A misconception you may have heard is how only those with many assets need to deal with estate planning. This is simply not true, since many people have pensions, life insurance policies, or personal preferences about who assets will go to after they pass away. Here are 3 issues you should discuss with an estate planning attorney to ensure that all your basics are covered in your plan.
Understanding What Can and Cannot Be Transferred In A Will
A will is crucial to have when dealing with how your assets will be divided, but not all assets can be transferred through a will. This includes any money that you have in your IRA account, 401(k) account, or an account that is payable upon your death. Bonds and stocks can also be held in an account that transfers upon your death. If you have a living trust, assets that are in the trust will override what you have written down in your will.
You'll need to meet with your lawyer to find out if you have any conflicts with items in your will and living trust, and if you are using the proper documents to divide those specific assets.
Having Pensions Transfer To Your Spouse
While most pensions will automatically go to a spouse, you should be aware that there can be restrictions on if a pension can transfer at all. Talk to a representative that manages your pension and verify if it can be transferred after you pass away.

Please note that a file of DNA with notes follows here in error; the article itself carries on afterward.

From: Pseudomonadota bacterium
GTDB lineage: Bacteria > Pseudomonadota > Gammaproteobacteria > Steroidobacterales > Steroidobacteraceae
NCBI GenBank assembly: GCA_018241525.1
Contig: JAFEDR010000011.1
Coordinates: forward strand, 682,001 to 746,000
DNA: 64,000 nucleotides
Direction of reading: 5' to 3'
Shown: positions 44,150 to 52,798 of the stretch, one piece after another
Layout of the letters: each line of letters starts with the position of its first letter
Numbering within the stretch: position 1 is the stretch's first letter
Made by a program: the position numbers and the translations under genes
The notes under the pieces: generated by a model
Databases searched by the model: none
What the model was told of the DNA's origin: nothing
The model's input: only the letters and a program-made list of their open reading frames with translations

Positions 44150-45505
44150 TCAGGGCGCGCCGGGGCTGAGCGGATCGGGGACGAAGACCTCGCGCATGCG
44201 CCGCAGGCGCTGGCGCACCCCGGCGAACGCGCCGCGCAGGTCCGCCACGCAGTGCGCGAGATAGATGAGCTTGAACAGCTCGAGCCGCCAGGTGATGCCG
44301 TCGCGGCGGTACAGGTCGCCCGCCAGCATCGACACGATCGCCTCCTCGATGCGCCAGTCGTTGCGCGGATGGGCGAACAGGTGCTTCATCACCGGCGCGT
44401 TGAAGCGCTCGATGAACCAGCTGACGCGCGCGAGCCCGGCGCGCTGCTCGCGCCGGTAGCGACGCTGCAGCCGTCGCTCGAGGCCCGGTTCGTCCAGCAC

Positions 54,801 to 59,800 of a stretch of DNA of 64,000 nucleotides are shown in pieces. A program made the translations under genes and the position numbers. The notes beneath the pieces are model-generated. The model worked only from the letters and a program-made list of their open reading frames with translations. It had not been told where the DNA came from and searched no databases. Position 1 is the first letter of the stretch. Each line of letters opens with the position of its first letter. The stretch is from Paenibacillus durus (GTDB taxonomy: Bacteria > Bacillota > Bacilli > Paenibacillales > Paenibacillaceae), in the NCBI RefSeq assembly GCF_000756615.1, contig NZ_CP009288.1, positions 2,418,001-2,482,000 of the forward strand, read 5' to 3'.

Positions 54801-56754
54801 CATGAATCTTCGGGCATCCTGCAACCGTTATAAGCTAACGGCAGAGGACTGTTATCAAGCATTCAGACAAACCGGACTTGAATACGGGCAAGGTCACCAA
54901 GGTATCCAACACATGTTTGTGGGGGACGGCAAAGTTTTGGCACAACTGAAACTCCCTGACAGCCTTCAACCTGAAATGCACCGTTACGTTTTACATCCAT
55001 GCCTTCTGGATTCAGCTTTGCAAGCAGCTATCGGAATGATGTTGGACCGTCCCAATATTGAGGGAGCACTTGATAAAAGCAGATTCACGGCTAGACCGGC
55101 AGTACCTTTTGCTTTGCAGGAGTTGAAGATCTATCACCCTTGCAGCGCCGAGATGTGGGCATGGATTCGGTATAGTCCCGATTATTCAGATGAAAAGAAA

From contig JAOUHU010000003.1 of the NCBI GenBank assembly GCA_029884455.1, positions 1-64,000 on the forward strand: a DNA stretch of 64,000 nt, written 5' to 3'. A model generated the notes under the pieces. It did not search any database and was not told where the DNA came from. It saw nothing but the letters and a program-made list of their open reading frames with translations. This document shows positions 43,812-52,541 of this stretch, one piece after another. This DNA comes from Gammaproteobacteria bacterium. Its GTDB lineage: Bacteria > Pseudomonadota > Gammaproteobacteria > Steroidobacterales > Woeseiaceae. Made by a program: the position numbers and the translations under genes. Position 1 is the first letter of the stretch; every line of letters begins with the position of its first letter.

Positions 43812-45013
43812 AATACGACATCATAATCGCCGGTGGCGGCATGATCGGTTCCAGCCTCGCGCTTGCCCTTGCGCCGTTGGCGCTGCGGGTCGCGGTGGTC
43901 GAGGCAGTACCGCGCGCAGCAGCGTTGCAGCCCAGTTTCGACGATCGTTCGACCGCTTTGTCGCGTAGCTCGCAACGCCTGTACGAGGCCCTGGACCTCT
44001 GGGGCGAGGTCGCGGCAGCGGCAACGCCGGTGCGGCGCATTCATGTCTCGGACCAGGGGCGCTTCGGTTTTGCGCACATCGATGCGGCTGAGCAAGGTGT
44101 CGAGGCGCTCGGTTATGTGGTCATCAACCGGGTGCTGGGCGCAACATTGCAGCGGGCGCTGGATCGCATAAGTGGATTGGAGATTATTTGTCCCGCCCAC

If it is determined that a spouse is able to receive pension payments, you should make sure that they are the beneficiary on record with the company that manages your pension. Complications can happen where a divorce has occurred and the beneficiary of the pension was never updated. This causes the pension to go to the former spouse, even if the divorce occurred many years prior the death of the pension holder.
Setting Up Bequests or Trusts
Bequests can be left to anyone, and when the person you want to leave an inheritance for is a minor, you are able to put conditions on the inheritance if they are legal. For instance, some people like to leave money to grandchildren that is given on their birthdays, money specifically for the use to go to college, or for someone's mortgage down payment. Your lawyer can help you set up these bequests and trusts so that those that you want to give assets to can receive them immediately instead of going through the lengthy probate process.Share
4 June 2016
When I started my first small business, I had no idea how much I really didn’t know. I was fully prepared to deal with customers, sell product and even handle complaints and returns. What I wasn’t aware of was that there is so much more to it. I was lacking the legal expertise to protect the company and myself. I wanted others to benefit from my experience, mistakes and lessons learned, so I started this blog. From employment law to the legal business contracts you’ll have to sign when you form partnerships, business law is complex. I hope that the information here will help you to be better prepared when you start your business so that you’ll know when you need to call an attorney and when you can handle things yourself.